An interdisciplinary understanding of the nature of information

Topic Description

The information age is an outcome of developments of computing and communications technology, but has consequences for the whole of human existence. Computing and communications engineers deliver digital capabilities that not only change what we can do and how we do it, but can radically change our perception of the world around us and of our own identity. Previously physical entities have become virtual, while experiences, relationships and transactions that were formerly enacted physically have moved into cyberspace. This transition from a physical to an informational world urgently requires new understanding which can only come about from interdisciplinary projects.

Specific topics might be:
* a detailed examination of the quantification of information in the engineering, physics, and biology traditions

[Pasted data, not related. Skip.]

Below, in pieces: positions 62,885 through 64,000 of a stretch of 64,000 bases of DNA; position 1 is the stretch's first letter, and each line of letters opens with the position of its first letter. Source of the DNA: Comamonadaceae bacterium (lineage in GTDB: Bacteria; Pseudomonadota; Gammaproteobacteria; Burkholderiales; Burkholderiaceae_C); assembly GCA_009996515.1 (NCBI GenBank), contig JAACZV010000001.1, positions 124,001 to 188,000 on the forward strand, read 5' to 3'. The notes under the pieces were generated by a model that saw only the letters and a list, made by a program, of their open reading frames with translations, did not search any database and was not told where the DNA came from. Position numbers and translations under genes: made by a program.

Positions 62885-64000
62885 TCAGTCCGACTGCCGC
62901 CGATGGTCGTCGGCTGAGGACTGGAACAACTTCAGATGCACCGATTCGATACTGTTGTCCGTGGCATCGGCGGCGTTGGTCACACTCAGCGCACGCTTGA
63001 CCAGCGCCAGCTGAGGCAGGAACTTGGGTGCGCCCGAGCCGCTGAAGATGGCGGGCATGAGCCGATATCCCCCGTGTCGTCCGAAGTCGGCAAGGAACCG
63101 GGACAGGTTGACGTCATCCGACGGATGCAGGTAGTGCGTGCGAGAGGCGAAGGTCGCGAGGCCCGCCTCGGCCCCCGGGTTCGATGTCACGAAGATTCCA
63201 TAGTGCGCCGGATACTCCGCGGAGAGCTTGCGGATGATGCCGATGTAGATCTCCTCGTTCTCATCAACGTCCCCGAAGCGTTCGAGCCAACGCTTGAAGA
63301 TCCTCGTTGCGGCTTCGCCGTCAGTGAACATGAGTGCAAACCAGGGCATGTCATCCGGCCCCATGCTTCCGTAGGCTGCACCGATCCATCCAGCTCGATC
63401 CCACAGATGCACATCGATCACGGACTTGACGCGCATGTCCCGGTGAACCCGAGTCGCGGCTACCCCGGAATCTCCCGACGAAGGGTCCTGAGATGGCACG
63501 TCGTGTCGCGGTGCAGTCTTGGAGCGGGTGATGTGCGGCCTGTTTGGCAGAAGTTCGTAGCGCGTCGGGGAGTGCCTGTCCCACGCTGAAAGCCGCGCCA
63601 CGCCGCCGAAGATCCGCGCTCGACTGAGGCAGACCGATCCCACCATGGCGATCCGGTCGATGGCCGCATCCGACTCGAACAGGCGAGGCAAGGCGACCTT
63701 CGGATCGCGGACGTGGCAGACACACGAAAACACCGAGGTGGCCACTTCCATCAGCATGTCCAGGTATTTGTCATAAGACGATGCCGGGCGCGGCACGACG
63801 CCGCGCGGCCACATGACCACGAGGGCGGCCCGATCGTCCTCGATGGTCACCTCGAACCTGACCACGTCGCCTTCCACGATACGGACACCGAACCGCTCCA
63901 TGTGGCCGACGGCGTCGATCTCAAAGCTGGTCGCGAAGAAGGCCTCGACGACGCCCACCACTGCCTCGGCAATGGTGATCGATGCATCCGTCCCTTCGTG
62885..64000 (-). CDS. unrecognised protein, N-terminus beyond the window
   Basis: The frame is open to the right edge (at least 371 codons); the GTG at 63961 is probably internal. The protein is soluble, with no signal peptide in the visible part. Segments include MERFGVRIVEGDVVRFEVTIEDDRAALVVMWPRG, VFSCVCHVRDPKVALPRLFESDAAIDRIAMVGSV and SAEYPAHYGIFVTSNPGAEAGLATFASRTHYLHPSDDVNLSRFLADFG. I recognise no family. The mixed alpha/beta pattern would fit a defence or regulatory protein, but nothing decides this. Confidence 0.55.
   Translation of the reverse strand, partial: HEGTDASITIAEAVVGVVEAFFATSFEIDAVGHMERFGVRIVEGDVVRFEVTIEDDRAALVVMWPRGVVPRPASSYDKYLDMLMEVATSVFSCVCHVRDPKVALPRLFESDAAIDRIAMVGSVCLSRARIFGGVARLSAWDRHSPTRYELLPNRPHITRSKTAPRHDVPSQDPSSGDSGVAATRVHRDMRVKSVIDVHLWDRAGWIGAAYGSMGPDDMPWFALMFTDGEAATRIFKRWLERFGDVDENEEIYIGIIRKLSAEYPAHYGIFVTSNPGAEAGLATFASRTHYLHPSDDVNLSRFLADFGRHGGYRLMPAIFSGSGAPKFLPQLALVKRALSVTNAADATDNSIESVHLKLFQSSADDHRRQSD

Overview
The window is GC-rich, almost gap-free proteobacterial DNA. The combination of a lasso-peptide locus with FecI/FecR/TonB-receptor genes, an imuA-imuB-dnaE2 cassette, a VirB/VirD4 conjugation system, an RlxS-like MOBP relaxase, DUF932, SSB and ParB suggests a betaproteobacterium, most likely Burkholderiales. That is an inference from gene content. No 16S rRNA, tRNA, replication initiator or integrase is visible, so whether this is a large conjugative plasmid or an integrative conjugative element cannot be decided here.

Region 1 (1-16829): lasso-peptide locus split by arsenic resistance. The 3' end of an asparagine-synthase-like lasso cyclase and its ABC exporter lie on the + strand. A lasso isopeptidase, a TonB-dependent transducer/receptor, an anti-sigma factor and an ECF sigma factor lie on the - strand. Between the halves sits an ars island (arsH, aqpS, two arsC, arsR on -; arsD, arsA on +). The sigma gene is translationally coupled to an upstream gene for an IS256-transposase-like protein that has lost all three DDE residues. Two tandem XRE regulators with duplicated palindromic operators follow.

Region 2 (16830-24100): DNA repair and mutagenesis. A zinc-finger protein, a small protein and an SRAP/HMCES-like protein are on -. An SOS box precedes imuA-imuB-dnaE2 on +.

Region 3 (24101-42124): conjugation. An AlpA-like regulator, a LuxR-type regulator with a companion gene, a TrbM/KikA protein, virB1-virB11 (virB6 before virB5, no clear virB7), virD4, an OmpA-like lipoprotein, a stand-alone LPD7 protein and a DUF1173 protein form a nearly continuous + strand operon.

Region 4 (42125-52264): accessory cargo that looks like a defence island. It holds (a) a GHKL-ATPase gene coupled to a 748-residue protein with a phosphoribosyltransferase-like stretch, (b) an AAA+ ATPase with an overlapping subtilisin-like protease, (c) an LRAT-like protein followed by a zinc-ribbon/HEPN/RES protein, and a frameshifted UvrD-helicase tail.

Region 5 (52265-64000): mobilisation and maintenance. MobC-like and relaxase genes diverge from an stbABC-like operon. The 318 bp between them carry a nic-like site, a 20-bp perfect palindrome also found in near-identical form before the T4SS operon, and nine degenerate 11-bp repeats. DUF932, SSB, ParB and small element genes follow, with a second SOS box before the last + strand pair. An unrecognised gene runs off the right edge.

* are there important differences, or is it all really the same?
* when notions of information are taken up by non-tech disciplines, to what extent are these informed by the classical analyses, what is different, and what is qualitative, rather than quantitative
* how important are information-theoretical ideas for current computing and ICT professionals and researchers
* is the 'philosophy of information' of any relevance for practitioners
* is there really an 'information explosion'

Skills Required:

The candidate must be capable of, and comfortable in, engaging with a range of different disciplines. They must be mathematically and technically competent to understand the foundations of engineering information theory, but also able to comprehend philosophical arguments and the reasoning in other disciplines.

Background Reading:

“Perspectives on Information”, Magnus Ramage and David Chapman (eds) Routledge, 2011.

tripleC: Cognition, Communication, Co-operation, vol. 11, no. 1 (2013), pp.1-126,, ed. David Chapman & Magnus Ramage (Special Issue: “The Difference that Makes a Difference” 2011)

Kybernetes, vol. 43, no. 6 (2014), ed. Mustafa Ali (Special Issue on “The Difference That Makes a Difference”)

Intropy blog:

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